Additionally, short fasts of 24 to 48 hours are suggested to induce increased levels of autophagy. It’s important to note that most of the studies supporting these claims were done in mice, not humans.
Water fasting can be dangerous and should always be supervised by a medical provider. Ask your doctor before attempting a fast like this and don’t attempt this fast if you have blood sugar issues or are underweight or malnourished.
In general, a 12-hour eating window between 7 a.m. to 7 p.m. is more than strict enough to help you achieve the daily benefits of intermittent fasting, which include improved glycemic control, muscle building, mood, and more.
I don’t often advise my clients to go beyond this window or to restrict their food intake more intensely than this, because the process is often so stressful that it backfires, resulting in hypoglycemia or worse. Additionally, many people are nutrient deficient, and fasting exacerbates this condition—making you feel worse instead of better.
Finally, intermittent fasting by skipping breakfast or severely limiting the times you can eat usually deprives you of energy when you need it most—during the day and for work and athletic performance.
If you’re someone who has a hard time eating breakfast, either because you simply aren’t hungry or find mornings too hectic to make a meal, consider these meal replacement options, such as grab ‘n go bars, shakes, or granola.
Instead of going to extremes when it comes to fasting, just moderate your food intake, eat every 3 hours, don’t eat within 2 hours of bedtime, and consistently nourish yourself. You’ll still get all of the benefits of autophagy this way. If you want more intensive guidance on fasting, ask your doctor.
Exercise Induces Autophagy
Exercise can also induce autophagy. Research on this is still developing, but it’s clear that aerobic exercise of around 50 to 70% of your VO2 max—or the maximum amount of oxygen your body can use during exercise—induces autophagy when performed for over 60 minutes. In practice, this could be jogging, brisk walking, doing aerobic exercise, or hiking for an hour or more a few times per week.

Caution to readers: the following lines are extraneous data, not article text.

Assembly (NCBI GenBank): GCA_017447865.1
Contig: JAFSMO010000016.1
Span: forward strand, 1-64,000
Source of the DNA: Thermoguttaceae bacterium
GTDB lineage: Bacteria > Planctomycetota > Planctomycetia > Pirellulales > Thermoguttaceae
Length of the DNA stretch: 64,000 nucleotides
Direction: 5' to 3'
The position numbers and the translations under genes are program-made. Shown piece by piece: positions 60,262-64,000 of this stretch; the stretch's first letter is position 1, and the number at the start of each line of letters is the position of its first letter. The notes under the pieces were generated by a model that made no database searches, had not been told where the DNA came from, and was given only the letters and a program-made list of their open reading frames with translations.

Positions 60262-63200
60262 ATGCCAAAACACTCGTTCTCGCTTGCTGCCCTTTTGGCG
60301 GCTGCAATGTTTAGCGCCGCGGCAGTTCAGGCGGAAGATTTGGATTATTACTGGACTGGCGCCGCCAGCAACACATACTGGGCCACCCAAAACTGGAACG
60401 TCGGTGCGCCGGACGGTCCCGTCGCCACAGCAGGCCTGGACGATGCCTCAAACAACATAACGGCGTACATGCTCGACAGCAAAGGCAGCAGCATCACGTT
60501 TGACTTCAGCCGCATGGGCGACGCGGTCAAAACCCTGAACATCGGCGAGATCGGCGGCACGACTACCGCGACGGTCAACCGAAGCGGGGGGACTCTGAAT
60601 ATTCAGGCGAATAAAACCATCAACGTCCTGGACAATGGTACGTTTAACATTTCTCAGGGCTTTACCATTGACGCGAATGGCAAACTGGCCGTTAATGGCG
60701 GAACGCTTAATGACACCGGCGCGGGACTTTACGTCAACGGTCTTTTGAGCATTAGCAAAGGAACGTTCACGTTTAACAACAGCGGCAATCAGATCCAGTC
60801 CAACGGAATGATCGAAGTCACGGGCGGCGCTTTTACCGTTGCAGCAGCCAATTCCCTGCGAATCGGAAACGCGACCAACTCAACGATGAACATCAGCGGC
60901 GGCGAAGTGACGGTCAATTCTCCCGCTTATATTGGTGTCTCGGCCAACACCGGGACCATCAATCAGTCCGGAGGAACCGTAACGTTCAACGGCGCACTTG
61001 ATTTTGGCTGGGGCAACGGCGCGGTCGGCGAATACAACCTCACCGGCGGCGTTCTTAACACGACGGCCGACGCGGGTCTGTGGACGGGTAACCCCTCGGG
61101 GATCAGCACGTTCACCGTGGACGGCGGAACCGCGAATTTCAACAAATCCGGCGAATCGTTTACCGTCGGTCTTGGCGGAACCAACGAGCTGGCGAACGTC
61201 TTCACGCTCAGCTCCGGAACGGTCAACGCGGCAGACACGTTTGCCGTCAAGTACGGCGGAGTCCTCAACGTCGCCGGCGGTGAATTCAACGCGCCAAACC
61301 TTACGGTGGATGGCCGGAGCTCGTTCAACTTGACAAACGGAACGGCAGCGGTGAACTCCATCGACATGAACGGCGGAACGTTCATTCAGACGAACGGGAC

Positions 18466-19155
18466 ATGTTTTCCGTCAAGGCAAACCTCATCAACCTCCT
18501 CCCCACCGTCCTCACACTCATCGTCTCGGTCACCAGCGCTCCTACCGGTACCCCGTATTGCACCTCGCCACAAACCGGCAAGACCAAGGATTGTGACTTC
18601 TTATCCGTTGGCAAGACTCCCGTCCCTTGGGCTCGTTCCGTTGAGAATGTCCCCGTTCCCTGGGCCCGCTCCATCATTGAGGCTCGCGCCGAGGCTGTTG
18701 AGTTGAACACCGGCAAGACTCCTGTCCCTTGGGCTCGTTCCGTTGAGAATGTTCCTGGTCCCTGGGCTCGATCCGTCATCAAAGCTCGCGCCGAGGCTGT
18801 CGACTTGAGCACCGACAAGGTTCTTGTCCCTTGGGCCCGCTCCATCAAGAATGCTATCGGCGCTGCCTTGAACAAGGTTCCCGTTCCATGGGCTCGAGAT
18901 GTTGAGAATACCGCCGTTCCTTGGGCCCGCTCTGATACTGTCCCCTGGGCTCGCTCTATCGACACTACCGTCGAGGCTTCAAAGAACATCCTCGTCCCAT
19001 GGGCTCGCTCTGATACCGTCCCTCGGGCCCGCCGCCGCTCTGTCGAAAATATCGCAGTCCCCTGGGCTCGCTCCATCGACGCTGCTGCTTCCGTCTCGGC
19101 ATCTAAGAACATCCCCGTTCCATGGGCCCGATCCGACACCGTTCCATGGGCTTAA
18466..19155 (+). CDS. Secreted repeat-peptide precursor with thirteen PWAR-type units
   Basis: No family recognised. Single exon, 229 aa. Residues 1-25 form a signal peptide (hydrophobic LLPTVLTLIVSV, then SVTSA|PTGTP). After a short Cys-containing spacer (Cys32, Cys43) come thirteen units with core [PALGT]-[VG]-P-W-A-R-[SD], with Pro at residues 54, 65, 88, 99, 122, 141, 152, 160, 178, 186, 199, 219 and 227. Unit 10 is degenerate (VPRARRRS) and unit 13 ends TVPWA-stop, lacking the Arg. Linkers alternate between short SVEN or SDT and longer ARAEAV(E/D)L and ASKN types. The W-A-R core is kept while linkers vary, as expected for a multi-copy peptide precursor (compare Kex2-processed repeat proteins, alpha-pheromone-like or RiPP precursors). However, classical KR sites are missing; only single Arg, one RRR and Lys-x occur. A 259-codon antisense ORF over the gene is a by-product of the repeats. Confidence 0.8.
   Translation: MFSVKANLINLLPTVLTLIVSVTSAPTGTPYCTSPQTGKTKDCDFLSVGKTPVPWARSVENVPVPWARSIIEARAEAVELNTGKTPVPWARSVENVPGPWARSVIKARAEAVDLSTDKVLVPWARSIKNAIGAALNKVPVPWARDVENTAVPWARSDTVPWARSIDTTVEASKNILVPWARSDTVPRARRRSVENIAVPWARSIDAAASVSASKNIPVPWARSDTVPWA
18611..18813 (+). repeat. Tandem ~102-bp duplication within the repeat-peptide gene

In general, I encourage you to follow the American Heart Association’s recommendations for exercise if you’re just starting out—150 minutes of cardiovascular activity each week to keep your heart strong. That can be broken down into 5 sessions of 30 minutes each. Slowly build your endurance until you’re able to do more. Eventually, you’ll get up to 60 minutes per session. Try to pick movements you enjoy, like a dance class or hiking with your kids or friends!
Be sure to stay hydrated and fueled with good nutrition while you work out so you don’t wind up with low blood sugar or dehydration. One easy way to make sure your fluids are healthy and hydrating is to supplement with electrolytes, which help balance the amount of water in your body. You can add electrolyte powder to your water, or invest in some gummies to eat before or during your workout. I often add trace mineral drops to my water during a workout, which also helps ensure that I’m getting all the nutrients my body needs for a good recovery post-workout.
After your workout, be sure to get some protein to your muscles so that they recover quickly and start to build. Protein is readily found in red meat, lean meat, and fish, but you can easily supplement your protein intake with protein powders and protein bars.
If you’re new to exercise, talk with your doctor and consider hiring a personal trainer or joining a nearby gym that offers coaching so you can make sure you’re moving in a way that’s good for your body.
The way you sleep, eat, and move determines your body’s ability to perform autophagy, which keeps your brain and organs young. Use the tips above to make the most of your everyday routine so you can enjoy all of the benefits that autophagy confers.